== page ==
Officials in Canada and the United States are coordinating efforts to detect and eradicate the Asian giant hornet.
The first of these hornets was discovered in Nanaimo on Vancouver Island in 2019. Genome sequencing indicates it originated in Japan. Subsequent hornets found in Blaine are believed to have originated in South Korea.
Since 2019, there have been no hornets discovered on Vancouver Island, and the focus is now on the Fraser Valley of British Columbia and northern Whatcom County.
The invasive insects kill bees and take the bee larvae to feed their own young.
Paul van Westendorp, the provincial apiculturist for the British Columbia Ministry of Agriculture, Food and Fisheries, says the public profile of the hornets is so high, it will be tough for them to get comfortable.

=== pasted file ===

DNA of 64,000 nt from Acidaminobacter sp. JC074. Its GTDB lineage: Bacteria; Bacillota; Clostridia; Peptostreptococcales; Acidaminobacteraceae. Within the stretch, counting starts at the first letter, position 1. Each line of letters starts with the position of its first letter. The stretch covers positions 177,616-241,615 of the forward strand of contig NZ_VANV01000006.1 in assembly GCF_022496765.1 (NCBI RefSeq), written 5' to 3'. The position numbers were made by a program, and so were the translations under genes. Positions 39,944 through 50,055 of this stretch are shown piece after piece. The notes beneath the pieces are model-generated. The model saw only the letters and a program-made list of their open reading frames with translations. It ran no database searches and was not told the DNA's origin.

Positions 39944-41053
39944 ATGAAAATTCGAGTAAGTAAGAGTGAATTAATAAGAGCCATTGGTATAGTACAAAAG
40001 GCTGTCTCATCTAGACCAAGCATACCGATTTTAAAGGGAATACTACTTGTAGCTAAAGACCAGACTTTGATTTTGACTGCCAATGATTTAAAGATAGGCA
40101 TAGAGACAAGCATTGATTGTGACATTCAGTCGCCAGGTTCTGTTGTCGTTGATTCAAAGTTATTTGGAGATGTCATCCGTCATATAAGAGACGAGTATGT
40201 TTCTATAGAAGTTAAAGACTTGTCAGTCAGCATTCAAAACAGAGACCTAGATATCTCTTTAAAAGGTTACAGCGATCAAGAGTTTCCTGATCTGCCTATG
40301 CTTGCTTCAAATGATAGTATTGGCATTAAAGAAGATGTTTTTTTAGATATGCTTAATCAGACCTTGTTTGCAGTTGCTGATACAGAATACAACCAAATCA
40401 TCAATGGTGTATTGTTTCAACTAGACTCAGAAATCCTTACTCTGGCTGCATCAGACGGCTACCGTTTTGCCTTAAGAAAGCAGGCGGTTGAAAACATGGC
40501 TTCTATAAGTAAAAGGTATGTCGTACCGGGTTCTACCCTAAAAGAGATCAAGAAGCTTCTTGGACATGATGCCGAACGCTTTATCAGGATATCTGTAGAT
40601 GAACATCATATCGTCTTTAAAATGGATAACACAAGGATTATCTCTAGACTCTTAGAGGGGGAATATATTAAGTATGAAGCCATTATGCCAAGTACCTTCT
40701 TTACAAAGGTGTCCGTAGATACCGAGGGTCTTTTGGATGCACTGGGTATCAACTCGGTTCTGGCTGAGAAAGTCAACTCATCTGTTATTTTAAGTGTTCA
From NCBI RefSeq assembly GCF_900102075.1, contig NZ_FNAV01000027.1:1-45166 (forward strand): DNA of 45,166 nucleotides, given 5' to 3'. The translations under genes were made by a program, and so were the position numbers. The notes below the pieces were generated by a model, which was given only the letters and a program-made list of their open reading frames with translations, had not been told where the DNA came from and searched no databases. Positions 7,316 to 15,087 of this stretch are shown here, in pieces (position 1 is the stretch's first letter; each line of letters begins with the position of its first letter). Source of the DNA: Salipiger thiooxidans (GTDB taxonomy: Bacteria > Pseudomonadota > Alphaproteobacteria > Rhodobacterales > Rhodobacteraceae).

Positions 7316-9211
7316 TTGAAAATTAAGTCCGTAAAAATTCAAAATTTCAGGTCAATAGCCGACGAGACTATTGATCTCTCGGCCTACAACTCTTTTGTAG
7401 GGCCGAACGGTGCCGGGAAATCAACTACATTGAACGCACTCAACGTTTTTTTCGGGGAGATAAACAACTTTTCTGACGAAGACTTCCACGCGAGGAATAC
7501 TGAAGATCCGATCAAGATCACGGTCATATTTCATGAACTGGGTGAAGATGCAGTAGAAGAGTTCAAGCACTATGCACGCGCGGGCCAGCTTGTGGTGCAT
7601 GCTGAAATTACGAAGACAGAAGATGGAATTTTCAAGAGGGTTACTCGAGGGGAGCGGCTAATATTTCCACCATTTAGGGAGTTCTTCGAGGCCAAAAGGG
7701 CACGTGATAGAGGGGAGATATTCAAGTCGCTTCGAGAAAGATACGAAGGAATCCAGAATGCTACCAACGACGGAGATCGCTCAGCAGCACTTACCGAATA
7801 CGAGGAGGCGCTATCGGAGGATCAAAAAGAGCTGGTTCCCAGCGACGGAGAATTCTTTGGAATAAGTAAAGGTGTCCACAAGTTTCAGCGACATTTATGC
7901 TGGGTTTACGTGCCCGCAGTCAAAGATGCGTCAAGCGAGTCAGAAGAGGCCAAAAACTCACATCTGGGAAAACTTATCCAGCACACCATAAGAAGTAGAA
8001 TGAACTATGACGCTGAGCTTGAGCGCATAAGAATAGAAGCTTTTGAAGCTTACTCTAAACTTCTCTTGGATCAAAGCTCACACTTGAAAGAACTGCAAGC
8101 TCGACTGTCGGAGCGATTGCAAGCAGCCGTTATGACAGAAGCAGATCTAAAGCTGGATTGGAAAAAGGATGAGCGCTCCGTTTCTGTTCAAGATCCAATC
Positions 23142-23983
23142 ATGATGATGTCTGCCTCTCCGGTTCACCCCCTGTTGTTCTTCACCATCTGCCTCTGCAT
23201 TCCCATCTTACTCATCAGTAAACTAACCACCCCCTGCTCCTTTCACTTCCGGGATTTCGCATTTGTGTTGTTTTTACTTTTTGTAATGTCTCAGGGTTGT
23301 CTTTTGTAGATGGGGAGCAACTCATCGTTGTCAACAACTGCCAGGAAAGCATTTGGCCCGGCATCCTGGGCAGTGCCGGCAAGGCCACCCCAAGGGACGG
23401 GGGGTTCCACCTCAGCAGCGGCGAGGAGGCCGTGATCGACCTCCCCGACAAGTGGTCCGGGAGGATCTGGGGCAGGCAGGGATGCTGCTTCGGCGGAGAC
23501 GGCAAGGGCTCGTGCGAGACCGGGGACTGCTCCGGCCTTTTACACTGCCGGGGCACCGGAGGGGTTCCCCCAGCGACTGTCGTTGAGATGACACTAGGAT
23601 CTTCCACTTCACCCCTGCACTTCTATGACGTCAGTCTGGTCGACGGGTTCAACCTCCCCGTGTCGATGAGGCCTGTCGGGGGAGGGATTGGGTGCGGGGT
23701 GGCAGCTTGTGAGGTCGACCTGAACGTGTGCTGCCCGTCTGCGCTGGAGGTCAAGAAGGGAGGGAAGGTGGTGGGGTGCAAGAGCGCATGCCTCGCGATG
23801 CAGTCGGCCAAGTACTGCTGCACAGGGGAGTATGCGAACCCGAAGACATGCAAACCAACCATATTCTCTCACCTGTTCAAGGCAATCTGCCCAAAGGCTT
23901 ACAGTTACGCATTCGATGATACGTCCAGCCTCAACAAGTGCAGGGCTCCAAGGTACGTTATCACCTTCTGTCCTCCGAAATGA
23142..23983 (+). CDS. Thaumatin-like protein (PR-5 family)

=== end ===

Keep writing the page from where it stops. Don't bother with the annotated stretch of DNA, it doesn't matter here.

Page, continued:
"Even if, indeed, they do establish themselves, human predation on these hornets will be so terrible that they will always have a rough time to establish themselves," van Westendorp said.
The public is asked to report any findings to agricultural officials in either Washington or British Columbia. The hornets are most active and visible from July into September.
Scientists say the best way to bait a trap for giant hornets is to use one cup of brown sugar and one cup of water, which should last for about two weeks.
All of the original detections of these hornets have been from “citizen scientists," who set traps or reported sightings of the insect.
Van Westendorp says the COVID-19 border closure has not created a problem in tracking these insects.
"The border is an imaginary line," he said. "And, look, we thank God there is such a thing as FaceTime and phone calls and everything else. And even the postal service are quite excellent in delivering products and materials so that we can coordinate some of our activities."
Six Asian hornets were found on the Canadian side of the border in 2020.